Working alongside the Brickells was Julia Tuttle, who would go down in history as the only woman to found a city in the United States (in spite of Mary Brickell’s contributions to the founding of Miami). Tuttle is often called the “Mother of Miami” because of her enormous efforts in funding the city’s railroad during the 19th century. Tuttle’s original connection to what would later become the city of Miami was simple: She owned the land that would one day become the burgeoning urban heart of southern Florida. Tuttle recognized the need for a public transportation system to make the city truly viable, and she petitioned Henry Flagler to continue his Florida rail line down into Miami. Flagler was not interested despite Tuttle’s repeated efforts via mail and eventually in person. Then, Florida experienced the Great Freeze of the mid-1890s, which destroyed much of the orange industry — but spared the Miami region. This convinced Flagler, who agreed to continue the rail line along the river. Tuttle gave him a large amount of her land to accomplish this.

Eventually, with the approach of the 20th century, Brickell became known as Miami’s Millionaire’s Row, the most popular and fashionable place for the local wealthy and socialites to live. Mansions began to line the roadway along Brickell Avenue. To this day, Brickell has many expensive homes, apartments, and condominiums. It has never lost its unique flair, becoming home to many iconic Miami skyscrapers, such as the Atlantis Condominium. It is with a tangible sense of pride that locals call themselves “Brickellites.”

Brickell began as a wealthy suburb but, as with all successful neighborhoods, adapted to the changing times. In the mid-20th century, Brickell adopted high-density zoning policies to enable developers to build high-rises around Brickell Avenue. Zoning south of 15th Street remained far more limited, except for the coastline east of Brickell Avenue, allowing this part of Brickell to retain some of its historic character.

By the 1970s, office buildings, hotels, apartments began to replace the trademark mansions as the dominant feature of the architectural landscape. The development continued throughout the late 20th century and into the new millennium. Today, Brickell has outgrown Miami’s own Central Business District and is one of the largest financial districts in the entire United States. Often nicknamed the Wall Street of the South, Brickell keeps pace with major competitors, such as New York, London, and Los Angeles.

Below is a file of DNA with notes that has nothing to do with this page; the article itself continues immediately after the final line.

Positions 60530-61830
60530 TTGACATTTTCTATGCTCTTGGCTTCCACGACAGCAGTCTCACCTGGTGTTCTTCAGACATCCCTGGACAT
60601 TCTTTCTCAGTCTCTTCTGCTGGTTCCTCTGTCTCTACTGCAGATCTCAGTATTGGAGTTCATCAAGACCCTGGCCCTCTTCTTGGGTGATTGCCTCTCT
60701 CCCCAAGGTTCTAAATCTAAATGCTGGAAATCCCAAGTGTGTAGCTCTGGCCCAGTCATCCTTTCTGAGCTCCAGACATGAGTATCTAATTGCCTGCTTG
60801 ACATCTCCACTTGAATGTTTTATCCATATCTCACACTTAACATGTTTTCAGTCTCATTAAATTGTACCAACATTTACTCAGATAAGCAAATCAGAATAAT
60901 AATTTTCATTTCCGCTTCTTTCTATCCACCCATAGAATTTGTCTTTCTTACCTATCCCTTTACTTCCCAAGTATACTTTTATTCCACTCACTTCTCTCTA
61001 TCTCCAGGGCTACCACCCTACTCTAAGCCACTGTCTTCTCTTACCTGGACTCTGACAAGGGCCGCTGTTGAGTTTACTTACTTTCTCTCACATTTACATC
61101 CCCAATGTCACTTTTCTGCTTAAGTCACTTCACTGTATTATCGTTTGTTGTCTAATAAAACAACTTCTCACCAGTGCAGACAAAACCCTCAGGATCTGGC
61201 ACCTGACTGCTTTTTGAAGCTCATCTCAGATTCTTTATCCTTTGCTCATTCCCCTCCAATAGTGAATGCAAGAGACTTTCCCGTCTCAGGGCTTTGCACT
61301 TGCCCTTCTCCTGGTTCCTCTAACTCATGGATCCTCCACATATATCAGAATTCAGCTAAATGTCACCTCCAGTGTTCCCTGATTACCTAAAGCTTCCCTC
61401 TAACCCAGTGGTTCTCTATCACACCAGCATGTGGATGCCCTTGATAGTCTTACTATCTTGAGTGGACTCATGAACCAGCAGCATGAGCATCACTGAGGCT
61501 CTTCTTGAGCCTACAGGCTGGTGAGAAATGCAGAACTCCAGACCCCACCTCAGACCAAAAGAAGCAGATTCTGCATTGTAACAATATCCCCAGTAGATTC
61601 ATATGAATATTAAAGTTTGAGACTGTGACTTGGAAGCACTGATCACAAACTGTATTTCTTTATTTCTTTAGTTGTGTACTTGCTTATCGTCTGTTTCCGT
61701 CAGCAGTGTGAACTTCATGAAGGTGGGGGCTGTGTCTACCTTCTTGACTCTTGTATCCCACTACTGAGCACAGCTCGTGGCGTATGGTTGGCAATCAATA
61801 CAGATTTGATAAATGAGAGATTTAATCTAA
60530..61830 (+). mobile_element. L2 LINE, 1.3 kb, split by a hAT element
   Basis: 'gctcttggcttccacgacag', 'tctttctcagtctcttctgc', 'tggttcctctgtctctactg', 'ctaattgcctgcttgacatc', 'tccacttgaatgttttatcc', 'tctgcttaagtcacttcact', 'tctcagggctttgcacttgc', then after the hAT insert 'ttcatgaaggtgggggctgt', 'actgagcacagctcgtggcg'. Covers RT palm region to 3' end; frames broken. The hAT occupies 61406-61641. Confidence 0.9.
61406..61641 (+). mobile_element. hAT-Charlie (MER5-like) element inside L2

Neighborhood Makeup

Brickell is Miami’s densest and fastest-growing neighborhood, with a population of approximately 32,000 year-round residents registered in the 2010 census. Today, that number is closer to 56,000. Because the entirety of Brickell is just 1.084 square miles, this also makes it one of the densest neighborhoods in the United States, with a remarkable density of 37,622 per square mile. In 2010, 62 percent of residents were Hispanic, 33.2 percent were white, 1.6 percent were Asian, and 1.4 percent were black. Many of its residents work in the financial, banking, and legal industries. Testifying to Brickell’s incredible success, the average household income is $125,500, which is more than twice Miami’s average.

Brickell is a highly educated area with a high concentration of wealth. Seventy-five percent of residents over the age of 25 have at least an undergraduate degree, and 34 percent hold a more advanced degree.

Downtown and Brickell are busier than any other neighborhoods in Miami.

The Brickell Tribune, one of the Miami Community Newspapers, covers significant events and features of the neighborhood, and Brickell certainly lacks no edge in attractions. The neighborhood is famously home to many of Miami’s major banking headquarters, most popular condominiums, recognizable high-rises, and renowned local restaurants. Brickell is easily the busiest sector of Miami with almost 200,000 employees working there as of 2009.